2. Parents want to reduce sugar consumption, but additional education and outreach is needed

Parents were interested in reducing their families’ sugar consumption, but held misperceptions regarding the sugar content of different beverages, and experienced social pressures to consume SSBs at family and community events. Parents who succeeded in reducing SSB consumption often cited education or personal experiences with diseases such as obesity, diabetes, and tooth decay as motivation for behavior change. Parents found visual messages regarding oral health to be very impactful.

3. Parents seek greater transparency over how the tax funds are being used

Although most parents supported Measure D, and some reported decreasing SSB consumption as a result of the tax, many expressed confusion and concern over how funds were being used.

A Marketing poster created by Contra Costa County to communicate the connection between consumption of SSBs and oral health in children.
An example of marketing materials created by Contra Costa County to communicate the connection between consumption of SSBs and childrens’ oral health.


Berkeley’s passage of the SSB tax in November 2014 provided an unprecedented opportunity to evaluate the impact of these campaigns and taxes. This study is the first to document parents’ reactions to a local SSB tax and their responsiveness to health messages, particularly regarding oral health. The study identified an opportunity to increase advocacy by dental professionals and expand public health messages to oral health, which may increase the effectiveness of advocacy and messaging beyond those limited to obesity and diabetes.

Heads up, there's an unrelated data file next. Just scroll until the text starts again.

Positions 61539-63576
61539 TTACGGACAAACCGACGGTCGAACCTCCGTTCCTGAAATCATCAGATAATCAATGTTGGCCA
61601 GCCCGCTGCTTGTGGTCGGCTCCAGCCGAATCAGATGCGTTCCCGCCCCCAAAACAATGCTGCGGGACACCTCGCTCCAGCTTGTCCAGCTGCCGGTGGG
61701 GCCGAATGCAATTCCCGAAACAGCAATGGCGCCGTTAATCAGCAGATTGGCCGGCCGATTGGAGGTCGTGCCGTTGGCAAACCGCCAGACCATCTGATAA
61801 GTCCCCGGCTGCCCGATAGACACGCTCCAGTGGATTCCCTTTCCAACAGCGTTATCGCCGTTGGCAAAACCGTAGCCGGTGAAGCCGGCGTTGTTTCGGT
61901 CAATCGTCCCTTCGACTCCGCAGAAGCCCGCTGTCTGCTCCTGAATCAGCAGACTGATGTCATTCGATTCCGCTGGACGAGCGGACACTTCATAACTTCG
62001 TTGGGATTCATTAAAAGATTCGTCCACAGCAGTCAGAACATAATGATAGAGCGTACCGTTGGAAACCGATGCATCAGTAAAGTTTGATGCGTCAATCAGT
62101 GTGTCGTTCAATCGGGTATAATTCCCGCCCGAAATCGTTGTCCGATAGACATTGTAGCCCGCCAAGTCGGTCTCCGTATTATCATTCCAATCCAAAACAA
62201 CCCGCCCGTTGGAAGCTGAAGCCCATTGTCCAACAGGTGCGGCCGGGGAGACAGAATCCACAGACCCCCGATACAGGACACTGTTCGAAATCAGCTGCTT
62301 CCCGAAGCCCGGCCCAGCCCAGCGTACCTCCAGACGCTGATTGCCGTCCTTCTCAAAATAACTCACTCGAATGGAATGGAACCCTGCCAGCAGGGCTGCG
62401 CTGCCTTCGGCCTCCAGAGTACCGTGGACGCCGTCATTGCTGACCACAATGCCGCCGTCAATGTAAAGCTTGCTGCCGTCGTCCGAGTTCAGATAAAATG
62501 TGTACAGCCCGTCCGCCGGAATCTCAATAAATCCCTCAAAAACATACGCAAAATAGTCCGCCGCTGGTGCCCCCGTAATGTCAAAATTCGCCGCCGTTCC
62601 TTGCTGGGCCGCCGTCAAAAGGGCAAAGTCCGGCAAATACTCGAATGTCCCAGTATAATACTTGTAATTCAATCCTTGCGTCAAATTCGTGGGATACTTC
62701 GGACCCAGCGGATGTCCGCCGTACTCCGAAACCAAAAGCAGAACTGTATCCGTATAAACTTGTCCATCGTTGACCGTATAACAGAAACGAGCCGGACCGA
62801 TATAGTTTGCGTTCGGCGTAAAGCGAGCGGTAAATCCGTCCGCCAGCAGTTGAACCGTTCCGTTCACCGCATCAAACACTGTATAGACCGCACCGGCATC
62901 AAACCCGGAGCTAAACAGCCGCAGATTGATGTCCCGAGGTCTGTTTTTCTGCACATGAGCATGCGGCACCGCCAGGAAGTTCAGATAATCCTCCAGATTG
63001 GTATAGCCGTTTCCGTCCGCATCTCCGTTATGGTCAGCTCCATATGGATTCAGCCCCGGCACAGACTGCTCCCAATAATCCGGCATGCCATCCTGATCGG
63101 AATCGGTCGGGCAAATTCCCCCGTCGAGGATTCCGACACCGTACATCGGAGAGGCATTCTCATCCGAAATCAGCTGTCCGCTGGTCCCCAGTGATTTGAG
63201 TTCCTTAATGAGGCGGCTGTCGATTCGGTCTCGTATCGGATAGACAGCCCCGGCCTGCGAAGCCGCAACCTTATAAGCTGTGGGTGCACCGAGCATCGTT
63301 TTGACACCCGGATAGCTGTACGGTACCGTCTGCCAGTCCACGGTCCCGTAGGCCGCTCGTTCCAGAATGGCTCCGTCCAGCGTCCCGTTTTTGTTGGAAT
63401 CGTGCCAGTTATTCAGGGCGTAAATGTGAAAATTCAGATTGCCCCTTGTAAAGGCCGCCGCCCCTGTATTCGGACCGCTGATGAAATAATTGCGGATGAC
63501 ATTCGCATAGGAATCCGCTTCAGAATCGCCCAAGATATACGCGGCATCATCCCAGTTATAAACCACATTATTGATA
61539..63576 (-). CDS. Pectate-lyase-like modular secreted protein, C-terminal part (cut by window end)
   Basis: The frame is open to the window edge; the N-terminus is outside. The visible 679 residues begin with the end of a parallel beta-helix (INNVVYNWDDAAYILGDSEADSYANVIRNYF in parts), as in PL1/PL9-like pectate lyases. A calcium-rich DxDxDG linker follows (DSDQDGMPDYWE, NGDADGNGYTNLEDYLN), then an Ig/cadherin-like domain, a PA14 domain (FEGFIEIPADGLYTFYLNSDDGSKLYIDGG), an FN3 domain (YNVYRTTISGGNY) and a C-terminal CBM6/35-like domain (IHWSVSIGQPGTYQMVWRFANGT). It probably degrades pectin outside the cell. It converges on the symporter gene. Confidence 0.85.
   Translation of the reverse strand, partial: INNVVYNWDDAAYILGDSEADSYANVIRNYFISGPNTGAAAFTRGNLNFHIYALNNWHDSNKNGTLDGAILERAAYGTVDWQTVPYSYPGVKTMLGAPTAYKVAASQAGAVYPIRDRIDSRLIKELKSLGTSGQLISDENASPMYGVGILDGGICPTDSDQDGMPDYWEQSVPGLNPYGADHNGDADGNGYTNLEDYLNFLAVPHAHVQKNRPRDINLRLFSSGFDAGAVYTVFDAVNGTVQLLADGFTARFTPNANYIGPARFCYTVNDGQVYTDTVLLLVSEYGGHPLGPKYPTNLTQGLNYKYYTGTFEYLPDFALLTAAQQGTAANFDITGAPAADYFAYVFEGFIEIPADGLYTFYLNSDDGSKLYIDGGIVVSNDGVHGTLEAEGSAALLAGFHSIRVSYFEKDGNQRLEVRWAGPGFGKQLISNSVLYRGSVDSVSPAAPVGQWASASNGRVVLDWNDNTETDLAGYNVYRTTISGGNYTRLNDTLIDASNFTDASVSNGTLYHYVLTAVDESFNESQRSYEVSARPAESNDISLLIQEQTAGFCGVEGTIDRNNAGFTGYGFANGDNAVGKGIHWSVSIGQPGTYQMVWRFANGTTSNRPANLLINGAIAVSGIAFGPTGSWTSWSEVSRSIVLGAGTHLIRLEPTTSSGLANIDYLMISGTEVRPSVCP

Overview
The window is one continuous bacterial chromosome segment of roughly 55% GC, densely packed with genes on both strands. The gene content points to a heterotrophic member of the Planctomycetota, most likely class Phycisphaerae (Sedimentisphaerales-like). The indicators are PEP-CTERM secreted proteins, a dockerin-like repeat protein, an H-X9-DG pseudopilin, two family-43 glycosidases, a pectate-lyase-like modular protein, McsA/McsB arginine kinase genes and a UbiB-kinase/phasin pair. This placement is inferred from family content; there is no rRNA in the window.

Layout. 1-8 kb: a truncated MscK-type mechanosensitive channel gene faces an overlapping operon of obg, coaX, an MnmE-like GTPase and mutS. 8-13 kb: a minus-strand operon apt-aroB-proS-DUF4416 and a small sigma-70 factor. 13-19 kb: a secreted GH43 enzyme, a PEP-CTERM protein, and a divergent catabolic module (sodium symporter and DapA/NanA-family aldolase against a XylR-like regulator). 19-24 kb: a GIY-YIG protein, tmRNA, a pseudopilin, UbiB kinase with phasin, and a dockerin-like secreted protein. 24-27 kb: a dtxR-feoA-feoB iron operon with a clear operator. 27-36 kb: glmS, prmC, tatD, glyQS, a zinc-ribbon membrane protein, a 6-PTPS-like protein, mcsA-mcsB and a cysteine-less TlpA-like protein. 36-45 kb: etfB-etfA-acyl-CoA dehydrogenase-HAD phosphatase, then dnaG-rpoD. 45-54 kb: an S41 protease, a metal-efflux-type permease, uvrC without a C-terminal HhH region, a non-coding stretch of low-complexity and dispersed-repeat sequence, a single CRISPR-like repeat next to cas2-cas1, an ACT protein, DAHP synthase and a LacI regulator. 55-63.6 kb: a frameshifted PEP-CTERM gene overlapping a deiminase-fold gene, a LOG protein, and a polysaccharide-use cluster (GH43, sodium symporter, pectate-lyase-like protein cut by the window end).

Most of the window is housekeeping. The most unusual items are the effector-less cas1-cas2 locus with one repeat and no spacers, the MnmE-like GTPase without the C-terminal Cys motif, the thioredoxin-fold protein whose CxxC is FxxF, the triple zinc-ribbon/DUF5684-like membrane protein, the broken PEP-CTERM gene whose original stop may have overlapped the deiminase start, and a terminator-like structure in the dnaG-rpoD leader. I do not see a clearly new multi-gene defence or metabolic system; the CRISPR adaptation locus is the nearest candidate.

In addition, the study identified a need to further educate parents about the sugar content of SSBs and how funds from Measure D are spent, and to develop strategies to support parents in reducing SSB consumption, particularly at social events.

Next Steps

The research team is disseminating the study results through multiple avenues including presentations, websites, and professional publications. This study’s interdisciplinary partnerships—across the university, public health, nutrition, dentistry, media experts, public health agencies, and community groups—may be extended for further interventions and studies focused on obesity and oral health. Berkeley’s SSB tax may stimulate changes at multiple levels: in food environments via higher prices, message environments via media, culture by changing social norms, and individual behavior and health.

Lessons learned from this study can provide important information for other cities promoting SSB taxes (including San Francisco, Oakland, and Albany where SSB taxes were passed in November 2016), and other municipalities that are planning SSB tax initiatives.

In all, Berkeley’s SSB tax serves as a landmark case study of a local economic approach to changing food systems, which may inform future local and grassroots efforts to improve the food and agricultural environment.

Download the printer-friendly research summary here.